"I eat fish."
This probably has more to do with the choice of English plurals for “fish”. My guess is that Ithim éisc. would be more likely to be translated as “I eat (multiple specific) fishes.” than as “I eat (multiple generic) fish.”, and that the English-to-Irish translation direction prefers the generic definition in lieu of any context.
Dinneen’s dictionary shows that before the spelling reform, iasc could be used for both nominative singular and nominative plural (the latter in addition to éisc). There was also a distinctive plural iascanna for multiple specific fishes. In the case of the traditional song Báidín Fheilimí, iasc was undoubtedly multiple generic fish.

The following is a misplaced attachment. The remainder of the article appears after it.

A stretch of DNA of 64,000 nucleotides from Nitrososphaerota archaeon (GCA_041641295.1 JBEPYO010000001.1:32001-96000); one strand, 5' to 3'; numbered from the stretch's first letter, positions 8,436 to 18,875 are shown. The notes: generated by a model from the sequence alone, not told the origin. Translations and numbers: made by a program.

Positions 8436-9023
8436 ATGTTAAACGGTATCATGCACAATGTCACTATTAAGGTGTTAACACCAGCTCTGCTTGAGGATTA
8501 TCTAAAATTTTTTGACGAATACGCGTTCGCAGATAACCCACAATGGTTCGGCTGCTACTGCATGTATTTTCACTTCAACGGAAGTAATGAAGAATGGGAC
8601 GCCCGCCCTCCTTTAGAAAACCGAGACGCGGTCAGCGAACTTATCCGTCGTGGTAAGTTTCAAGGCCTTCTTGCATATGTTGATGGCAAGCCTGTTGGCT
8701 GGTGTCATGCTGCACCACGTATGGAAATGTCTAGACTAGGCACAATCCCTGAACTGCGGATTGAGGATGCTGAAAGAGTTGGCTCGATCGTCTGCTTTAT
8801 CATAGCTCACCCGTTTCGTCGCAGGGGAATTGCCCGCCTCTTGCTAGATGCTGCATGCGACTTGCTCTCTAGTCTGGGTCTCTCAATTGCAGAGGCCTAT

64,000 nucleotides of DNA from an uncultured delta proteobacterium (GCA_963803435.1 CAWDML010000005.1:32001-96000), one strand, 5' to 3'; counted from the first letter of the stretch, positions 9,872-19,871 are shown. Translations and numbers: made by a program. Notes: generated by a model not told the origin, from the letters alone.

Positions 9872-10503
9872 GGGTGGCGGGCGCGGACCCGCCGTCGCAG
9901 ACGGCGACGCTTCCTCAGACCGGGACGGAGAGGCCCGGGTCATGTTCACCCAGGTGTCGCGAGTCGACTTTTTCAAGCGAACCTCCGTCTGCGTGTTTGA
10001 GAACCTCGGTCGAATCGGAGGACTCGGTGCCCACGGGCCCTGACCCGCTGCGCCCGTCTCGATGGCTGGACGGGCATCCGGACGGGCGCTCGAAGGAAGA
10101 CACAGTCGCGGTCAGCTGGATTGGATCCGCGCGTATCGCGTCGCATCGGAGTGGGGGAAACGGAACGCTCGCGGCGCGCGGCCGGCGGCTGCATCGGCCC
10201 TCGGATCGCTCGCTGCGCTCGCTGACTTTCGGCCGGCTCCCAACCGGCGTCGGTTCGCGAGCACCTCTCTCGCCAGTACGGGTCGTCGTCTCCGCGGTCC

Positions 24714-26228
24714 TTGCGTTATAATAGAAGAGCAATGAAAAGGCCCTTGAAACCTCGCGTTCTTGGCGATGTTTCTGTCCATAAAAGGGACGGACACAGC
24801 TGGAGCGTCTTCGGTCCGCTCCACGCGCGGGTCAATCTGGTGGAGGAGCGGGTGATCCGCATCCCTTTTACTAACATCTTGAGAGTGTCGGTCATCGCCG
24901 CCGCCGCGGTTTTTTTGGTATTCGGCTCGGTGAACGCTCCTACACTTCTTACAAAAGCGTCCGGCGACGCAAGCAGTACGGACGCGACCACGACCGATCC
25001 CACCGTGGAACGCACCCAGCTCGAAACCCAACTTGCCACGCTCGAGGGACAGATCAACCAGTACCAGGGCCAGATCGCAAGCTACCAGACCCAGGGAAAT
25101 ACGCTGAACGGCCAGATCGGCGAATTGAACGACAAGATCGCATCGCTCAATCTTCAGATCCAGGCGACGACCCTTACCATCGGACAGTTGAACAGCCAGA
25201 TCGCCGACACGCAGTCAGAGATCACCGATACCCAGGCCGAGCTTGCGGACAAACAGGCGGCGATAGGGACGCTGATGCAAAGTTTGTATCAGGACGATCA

ithim is the synthetic form of
itheann mé, which means "I eat". "He eats" would be
é is "he/him/it" but only when used with the copular
is as in "is fear é", which means "he is a man".
I eat fish = itheann mé iasc ; ithim iasc
He eats fish = itheann sé iasc
Normally, Irish is Verb-Subject-Object. "Eats he fish." Only with the
is construction is it Verb-Complement-Subject (or Verb-Comment-Topic). "Is (a) man he."
It's the synthetic form, which can be thought of as more like a conjugation than a contraction, even though they're not the same thing.
Long story short, in pro-drop languages like Spanish, the subject pronoun is optional. With synthetic verb forms, the subject pronoun is incorporated and precludes the use of the subject pronoun.